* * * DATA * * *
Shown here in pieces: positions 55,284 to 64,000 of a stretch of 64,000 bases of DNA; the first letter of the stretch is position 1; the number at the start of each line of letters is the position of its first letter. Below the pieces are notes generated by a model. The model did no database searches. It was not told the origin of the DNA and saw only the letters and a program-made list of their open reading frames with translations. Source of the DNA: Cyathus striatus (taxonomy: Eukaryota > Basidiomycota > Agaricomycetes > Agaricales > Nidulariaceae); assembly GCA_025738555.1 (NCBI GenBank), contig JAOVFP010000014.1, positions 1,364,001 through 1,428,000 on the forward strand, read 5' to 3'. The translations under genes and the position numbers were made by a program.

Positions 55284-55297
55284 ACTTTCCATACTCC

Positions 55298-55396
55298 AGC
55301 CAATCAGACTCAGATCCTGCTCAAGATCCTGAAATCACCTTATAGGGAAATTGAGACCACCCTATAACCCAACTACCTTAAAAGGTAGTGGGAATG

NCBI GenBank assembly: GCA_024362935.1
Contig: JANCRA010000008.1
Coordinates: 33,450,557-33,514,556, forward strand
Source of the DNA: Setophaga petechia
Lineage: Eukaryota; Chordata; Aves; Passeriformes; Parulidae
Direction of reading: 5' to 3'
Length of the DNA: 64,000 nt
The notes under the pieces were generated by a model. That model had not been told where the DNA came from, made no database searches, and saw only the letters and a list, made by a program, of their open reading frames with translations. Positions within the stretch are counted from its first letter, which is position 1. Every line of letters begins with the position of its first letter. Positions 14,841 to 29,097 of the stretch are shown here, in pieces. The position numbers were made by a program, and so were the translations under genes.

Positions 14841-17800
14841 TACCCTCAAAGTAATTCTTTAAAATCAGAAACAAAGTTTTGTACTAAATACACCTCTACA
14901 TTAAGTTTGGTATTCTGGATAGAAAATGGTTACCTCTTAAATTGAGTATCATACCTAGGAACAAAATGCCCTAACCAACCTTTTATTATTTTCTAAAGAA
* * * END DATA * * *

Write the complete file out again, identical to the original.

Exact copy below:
Shown here in pieces: positions 55,284 to 64,000 of a stretch of 64,000 bases of DNA; the first letter of the stretch is position 1; the number at the start of each line of letters is the position of its first letter. Below the pieces are notes generated by a model. The model did no database searches. It was not told the origin of the DNA and saw only the letters and a program-made list of their open reading frames with translations. Source of the DNA: Cyathus striatus (taxonomy: Eukaryota > Basidiomycota > Agaricomycetes > Agaricales > Nidulariaceae); assembly GCA_025738555.1 (NCBI GenBank), contig JAOVFP010000014.1, positions 1,364,001 through 1,428,000 on the forward strand, read 5' to 3'. The translations under genes and the position numbers were made by a program.

Positions 55284-55297
55284 ACTTTCCATACTCC

Positions 55298-55396
55298 AGC
55301 CAATCAGACTCAGATCCTGCTCAAGATCCTGAAATCACCTTATAGGGAAATTGAGACCACCCTATAACCCAACTACCTTAAAAGGTAGTGGGAATG

NCBI GenBank assembly: GCA_024362935.1
Contig: JANCRA010000008.1
Coordinates: 33,450,557-33,514,556, forward strand
Source of the DNA: Setophaga petechia
Lineage: Eukaryota; Chordata; Aves; Passeriformes; Parulidae
Direction of reading: 5' to 3'
Length of the DNA: 64,000 nt
The notes under the pieces were generated by a model. That model had not been told where the DNA came from, made no database searches, and saw only the letters and a list, made by a program, of their open reading frames with translations. Positions within the stretch are counted from its first letter, which is position 1. Every line of letters begins with the position of its first letter. Positions 14,841 to 29,097 of the stretch are shown here, in pieces. The position numbers were made by a program, and so were the translations under genes.

Positions 14841-17800
14841 TACCCTCAAAGTAATTCTTTAAAATCAGAAACAAAGTTTTGTACTAAATACACCTCTACA
14901 TTAAGTTTGGTATTCTGGATAGAAAATGGTTACCTCTTAAATTGAGTATCATACCTAGGAACAAAATGCCCTAACCAACCTTTTATTATTTTCTAAAGAA